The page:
What was the 2015-2016 flu season like?
Flu seasons can vary in their timing, severity, and duration from one season to another. The 2015-2016 flu season started a little later than the previous three flu seasons. The season also peaked later. While H3N2 viruses predominated early in the season, H1N1 viruses were the most common later in the season and were the predominant virus for the entire season. This is the virus that emerged in 2009 to cause a pandemic and that caused severe illness in some children & young-and middle-aged adults. While there were reports of severe flu illnesses and deaths, overall the 2015-2016 season was milder than the previous three seasons.
When did the 2015-2016 flu season peak?
The timing of flu is unpredictable and can vary in different parts of the country and from season to season. Most of the time flu activity peaks between December and February, although activity can last as late as May. The peak week of flu activity in terms of influenza-like illness (ILI) for the 2015-2016 season was the week ending March 12, 2016. This is one of the later season peaks on record. Over the last 18 seasons (including the 2015-2016 season), only three seasons have peaked during March (2015-2016, 2011-2012 and 2005-2006). No season has peaked later than March.
How many people died from flu during the 2015-2016 season?
CDC does not count how many people die from flu each year. Unlike flu deaths in children, flu deaths in adults are not nationally reportable. During the 2015-2016 season, overall influenza activity was moderate, with a lower percentage of outpatient visits for influenza-like illness (ILI), lower hospitalization rates, and a lower percentage of deaths attributed to pneumonia and influenza (P&I) compared with the preceding three seasons (2012-2013, 2013-2014, and 2014-2015).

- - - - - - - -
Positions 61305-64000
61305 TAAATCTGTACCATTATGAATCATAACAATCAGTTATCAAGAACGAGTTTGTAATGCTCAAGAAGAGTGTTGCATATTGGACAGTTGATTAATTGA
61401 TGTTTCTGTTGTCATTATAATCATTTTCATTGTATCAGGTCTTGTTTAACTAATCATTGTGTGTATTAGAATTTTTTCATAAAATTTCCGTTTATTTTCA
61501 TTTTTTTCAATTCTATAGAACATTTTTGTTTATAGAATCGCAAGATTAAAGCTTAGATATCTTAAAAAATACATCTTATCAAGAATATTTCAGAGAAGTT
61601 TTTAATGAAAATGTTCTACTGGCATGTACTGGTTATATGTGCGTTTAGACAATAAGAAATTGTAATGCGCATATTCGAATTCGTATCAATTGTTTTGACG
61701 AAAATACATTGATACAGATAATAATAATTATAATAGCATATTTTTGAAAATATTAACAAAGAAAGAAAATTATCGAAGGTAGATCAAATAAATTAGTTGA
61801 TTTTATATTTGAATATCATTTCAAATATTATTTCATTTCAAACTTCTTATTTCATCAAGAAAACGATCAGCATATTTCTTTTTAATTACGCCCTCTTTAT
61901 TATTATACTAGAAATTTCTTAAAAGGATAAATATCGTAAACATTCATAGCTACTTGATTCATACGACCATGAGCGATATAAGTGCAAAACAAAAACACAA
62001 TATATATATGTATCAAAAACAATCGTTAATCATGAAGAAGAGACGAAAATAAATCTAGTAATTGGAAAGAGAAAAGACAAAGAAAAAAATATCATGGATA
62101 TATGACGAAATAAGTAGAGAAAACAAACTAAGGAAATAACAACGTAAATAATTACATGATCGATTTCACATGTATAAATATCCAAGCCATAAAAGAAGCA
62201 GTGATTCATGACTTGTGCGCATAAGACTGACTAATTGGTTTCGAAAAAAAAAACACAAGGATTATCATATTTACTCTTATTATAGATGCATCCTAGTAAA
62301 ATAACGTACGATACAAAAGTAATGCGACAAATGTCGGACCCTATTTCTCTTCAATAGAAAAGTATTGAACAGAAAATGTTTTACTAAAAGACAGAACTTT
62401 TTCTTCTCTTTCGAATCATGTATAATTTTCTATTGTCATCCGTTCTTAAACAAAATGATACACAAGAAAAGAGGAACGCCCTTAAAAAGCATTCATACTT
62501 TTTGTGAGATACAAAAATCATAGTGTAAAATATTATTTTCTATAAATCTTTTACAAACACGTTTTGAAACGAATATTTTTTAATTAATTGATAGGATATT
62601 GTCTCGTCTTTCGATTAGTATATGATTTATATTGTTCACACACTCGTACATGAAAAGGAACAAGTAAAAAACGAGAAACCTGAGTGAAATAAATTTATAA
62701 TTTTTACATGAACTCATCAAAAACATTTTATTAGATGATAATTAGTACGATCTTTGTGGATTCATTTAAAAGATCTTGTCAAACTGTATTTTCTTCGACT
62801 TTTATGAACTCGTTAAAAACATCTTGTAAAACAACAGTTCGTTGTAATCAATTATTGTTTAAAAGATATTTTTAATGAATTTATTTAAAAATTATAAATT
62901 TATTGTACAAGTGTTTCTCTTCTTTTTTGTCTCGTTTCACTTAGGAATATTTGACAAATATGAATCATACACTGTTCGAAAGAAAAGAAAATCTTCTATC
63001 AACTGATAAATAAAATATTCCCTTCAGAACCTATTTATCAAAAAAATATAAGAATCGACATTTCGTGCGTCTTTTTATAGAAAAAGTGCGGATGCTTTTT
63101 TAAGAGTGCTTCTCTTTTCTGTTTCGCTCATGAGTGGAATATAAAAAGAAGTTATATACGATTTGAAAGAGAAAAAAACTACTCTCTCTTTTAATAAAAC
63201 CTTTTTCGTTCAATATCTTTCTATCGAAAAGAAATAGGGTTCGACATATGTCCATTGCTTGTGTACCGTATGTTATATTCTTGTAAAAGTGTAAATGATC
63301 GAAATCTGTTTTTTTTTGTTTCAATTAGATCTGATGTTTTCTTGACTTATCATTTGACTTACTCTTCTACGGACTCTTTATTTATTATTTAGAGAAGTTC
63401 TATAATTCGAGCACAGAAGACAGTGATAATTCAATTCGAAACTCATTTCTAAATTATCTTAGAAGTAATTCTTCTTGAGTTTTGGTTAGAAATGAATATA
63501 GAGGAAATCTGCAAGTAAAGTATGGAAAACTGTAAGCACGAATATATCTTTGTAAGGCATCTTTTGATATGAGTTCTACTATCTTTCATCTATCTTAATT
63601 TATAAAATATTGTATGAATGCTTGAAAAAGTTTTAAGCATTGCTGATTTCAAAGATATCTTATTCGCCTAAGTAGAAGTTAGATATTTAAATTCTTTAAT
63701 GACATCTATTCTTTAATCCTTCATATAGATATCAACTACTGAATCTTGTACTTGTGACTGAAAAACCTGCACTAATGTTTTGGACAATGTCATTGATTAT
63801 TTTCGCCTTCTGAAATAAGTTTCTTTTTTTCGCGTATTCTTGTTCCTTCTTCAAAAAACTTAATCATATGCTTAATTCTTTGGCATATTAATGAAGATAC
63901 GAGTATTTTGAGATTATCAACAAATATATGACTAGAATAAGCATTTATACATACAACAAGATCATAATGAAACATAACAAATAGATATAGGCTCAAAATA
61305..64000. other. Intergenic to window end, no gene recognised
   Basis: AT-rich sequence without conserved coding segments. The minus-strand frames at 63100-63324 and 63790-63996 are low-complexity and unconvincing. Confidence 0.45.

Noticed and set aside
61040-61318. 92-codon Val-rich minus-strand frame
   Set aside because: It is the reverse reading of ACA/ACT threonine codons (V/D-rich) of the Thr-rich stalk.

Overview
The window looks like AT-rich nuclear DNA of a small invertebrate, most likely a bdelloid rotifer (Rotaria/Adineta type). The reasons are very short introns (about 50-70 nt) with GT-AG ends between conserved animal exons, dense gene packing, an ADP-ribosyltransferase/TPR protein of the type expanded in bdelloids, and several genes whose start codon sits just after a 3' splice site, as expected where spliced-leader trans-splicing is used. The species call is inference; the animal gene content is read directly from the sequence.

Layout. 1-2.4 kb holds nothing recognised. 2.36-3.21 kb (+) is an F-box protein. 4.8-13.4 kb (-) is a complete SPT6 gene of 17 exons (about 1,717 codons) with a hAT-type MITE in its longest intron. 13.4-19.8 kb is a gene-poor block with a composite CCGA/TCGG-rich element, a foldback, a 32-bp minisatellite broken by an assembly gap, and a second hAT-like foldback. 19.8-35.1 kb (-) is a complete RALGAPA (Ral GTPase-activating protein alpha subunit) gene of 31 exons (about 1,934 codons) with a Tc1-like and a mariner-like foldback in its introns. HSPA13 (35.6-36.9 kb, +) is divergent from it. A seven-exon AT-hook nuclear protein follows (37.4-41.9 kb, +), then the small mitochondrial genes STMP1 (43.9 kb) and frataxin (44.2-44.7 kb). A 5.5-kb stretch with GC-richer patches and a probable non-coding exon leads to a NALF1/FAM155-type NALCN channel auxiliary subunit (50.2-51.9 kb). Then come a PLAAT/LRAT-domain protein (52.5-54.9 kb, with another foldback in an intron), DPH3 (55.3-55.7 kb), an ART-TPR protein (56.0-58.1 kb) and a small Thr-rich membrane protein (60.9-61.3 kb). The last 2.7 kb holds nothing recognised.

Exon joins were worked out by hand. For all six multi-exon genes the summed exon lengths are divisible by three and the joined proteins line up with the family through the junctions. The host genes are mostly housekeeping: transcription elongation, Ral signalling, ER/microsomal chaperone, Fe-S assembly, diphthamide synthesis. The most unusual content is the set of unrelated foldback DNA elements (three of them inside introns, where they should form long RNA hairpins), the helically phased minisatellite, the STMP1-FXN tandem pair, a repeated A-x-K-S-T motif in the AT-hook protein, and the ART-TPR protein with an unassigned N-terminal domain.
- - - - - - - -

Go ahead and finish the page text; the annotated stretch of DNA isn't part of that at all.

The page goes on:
CDC used two flu surveillance systems to monitor relative levels of flu-associated deaths: mortality data from the National Center for Health Statistics and the 122 Cities Mortality Reporting System. Both of these systems track the proportion of death certificates processed that list pneumonia or influenza as the underlying or contributing cause of death of the total deaths reported. These systems provide an overall indication of whether flu-associated deaths are elevated, but do not provide an exact number of how many people died from flu.
Based on data from CDC’s National Center for Health Statistics Mortality Surveillance System, the proportion of deaths attributed to P&I was at or slightly above the epidemic threshold for three consecutive weeks from the week ending January 2, 2016, through the week ending January 16, 2016 (weeks 52-2) and again for four consecutive weeks from the week ending February 27, 2016, through the week ending March 19, 2016 (weeks 8-11). The percentage of deaths attributed to P&I peaked at 7.9% during the week ending March 19, 2016 (week 11). During the past five influenza seasons, peak weekly percentages of deaths attributable to P&I have ranged from 8.7% during the 2011-12 season to 11.1% during the 2012-13 season.
Based on 122 Cities Mortality Reporting System data, the weekly percentage of deaths attributed to P&I exceeded the epidemic threshold for the weeks ending January 16, 2016 (week 2) and February 27, 2016 (week 8), and again for 5 consecutive weeks from the week ending March 19, 2016, through the week ending April 16, 2016 (weeks 11–15), and finally, for 2 consecutive weeks from the week ending May 7, 2016, through the week ending May 14, 2016 (weeks 18–19). P&I mortality peaked at 7.8% during the week ending March 26, 2016 (week 12). During the past five influenza seasons, peak weekly percentages of deaths attributable to P&I have ranged from 7.9% during the 2011–12 season to 9.9% during the 2012–13 season. More information about pneumonia and influenza-associated mortality is available in the 2015-2016 influenza season Morbidity and Mortality Weekly Report (MMWR).
How many children died from the flu during the 2015-2016 season?
As of September 15, 2016, a total of 85 laboratory-confirmed influenza-associated pediatric deaths occurring during the 2015-2016 flu season were reported to CDC from Puerto Rico, the District of Columbia, and 33 states. Sometimes there is a lag time for reporting of pediatric deaths. For the most recent data and more information visit FluView: Influenza-Associated Pediatric Mortality.
Since influenza-associated pediatric mortality became a nationally-notifiable condition during the 2004-2005 season, the total number of influenza-associated pediatric deaths has ranged from 37 to 171. (This excludes the 2009 pandemic, when 358 pediatric deaths were reported to CDC during April 15, 2009, through October 2, 2010.)
What flu viruses circulated during the 2015-2016 season?